The only difference between the 3D-chips of the GeForce 2 GTS and the GeForce 2 Ultra is the fact that the latter runs at a faster clock speed. While the GTS chip is clocked at 200 MHz, its brother runs 50 MHz faster. Both have identical 3D feature support, including T&L and are manufactured in 0.18 µm process.
Thanks to faster memory chips, the second and most important difference between GTS and Ultra, the DDR memory, is clocked at 460 MHz (230 MHz DDR) in case of the GF2 Ultra boards. GTS boards usually come with 333 MHz DDR-SDRAM (166 MHz actual clock rate), while the later GeForce 2 Pro cards are running the memory at 400 MHz (200 MHz actual clock).
4 Ns DDR Memory - Expensive, But Powerful
Due to DDR SDRAM chips with a cycle time of only 4 ns, boards with the GeForce 2 Ultra are not only the fastest (1 Gpixel/s and 2 MTexel/s), but also the most expensive graphics solution for comsumers.
At 230 MHz memory clock (460 MHZ DDR) it's now time for some memory coolers.
In the past, a large amount of graphics memory used to be required to enable high resolutions and high color depths for 2D only. Since 3D-capabilities were added to the graphic chips, it turned out that size is not the only thing that matters, adequate bus and memory bandwidth are just as important for 3D performance. Former 3D chip generations weren't able to provide fast frame rates at high resolutions, because not only the fill rate, but also the high memory bandwidth requirements weren't met.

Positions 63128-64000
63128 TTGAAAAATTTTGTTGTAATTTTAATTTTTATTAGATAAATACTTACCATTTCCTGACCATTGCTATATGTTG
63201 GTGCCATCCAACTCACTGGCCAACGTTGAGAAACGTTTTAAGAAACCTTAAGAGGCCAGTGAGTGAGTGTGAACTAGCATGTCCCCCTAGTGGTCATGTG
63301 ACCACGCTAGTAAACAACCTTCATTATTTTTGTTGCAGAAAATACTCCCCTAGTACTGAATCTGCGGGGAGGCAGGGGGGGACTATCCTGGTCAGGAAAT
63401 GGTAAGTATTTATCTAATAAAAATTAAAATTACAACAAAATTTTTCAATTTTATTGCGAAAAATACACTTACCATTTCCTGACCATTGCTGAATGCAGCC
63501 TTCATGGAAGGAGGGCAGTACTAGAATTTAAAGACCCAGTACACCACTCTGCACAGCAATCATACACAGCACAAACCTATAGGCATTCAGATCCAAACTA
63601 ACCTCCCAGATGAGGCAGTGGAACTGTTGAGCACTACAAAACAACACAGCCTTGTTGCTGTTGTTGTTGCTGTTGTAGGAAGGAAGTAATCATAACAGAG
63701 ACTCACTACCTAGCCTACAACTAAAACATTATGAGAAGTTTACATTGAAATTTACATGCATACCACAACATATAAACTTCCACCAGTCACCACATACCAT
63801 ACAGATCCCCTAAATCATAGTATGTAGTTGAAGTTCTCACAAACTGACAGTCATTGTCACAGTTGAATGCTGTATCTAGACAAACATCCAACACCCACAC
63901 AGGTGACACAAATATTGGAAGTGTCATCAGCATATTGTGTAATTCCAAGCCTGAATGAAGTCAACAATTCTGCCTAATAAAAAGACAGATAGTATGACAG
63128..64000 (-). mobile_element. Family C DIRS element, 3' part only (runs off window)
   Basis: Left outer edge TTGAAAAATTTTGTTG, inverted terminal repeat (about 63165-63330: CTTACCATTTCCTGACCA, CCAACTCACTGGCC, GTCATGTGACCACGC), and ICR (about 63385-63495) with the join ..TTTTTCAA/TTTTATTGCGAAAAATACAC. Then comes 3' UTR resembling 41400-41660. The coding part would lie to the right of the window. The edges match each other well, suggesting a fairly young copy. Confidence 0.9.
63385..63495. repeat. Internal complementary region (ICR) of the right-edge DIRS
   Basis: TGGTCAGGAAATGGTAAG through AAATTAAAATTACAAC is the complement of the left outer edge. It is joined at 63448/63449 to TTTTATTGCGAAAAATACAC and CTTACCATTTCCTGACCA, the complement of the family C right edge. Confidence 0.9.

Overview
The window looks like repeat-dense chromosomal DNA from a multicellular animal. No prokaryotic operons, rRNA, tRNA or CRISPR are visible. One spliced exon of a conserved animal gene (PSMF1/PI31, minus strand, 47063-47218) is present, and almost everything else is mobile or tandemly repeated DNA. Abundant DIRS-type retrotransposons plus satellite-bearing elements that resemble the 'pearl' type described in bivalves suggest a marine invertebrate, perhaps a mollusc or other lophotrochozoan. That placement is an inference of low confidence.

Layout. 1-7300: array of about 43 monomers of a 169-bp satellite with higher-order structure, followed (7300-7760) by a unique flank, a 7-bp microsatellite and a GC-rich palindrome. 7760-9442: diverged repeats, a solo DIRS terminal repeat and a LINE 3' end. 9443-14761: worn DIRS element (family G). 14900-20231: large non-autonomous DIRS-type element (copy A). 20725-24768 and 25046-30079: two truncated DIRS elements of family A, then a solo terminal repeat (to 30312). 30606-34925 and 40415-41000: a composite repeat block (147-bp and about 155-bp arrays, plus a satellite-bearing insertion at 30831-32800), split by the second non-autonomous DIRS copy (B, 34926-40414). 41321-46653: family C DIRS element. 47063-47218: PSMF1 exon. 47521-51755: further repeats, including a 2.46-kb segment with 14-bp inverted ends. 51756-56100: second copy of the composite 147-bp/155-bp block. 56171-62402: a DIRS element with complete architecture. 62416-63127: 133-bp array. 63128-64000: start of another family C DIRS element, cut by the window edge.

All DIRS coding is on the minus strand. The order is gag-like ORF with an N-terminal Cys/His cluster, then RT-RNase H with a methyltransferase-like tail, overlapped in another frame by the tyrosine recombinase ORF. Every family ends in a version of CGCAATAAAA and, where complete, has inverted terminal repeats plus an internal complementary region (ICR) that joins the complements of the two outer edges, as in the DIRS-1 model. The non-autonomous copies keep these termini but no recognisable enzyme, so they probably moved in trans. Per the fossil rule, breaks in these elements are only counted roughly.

NVIDIA's GeForce 2 was the first available graphics chip architecture which is actually able to run most 3D applications at beyond 1024x768 at satisfactory frame rates. Both high fill rate and memory bandwidth allowed pushing the 3D screen resolution to new heights.
The GeForce 2 Ultra is no miracle, but simply the next step beyond GeForce 2 GTS. Ultra cards are already considerably faster than standard GeForce 2 GTS models because of the increased memory clock. The higher GPU-clock however ensures a further performance boost of those cards.
One more reason for a 64 MB board is Full Screen Anti Aliasing (FSAA). Back in April, Tom already explained FSAA in detail . Even though you only run the lower resolutions (usually 1024x768 max), the scene is internally rendered at much higher resolutions and then super-sampled down, to reduce the stair step appearance ('jaggies') of objects. With FSAA, the 3D chip calculates values to slightly blur such lines and edges. To do this, the chip needs high fill rates and the memory has to be fast enough to handle high data load. The size of the initially rendered scene plus the final super-sampled frame need to fit into the local graphics memory, which is why the requirements for the amount of graphics memory are much higher in FSAA than for normally rendered scenes.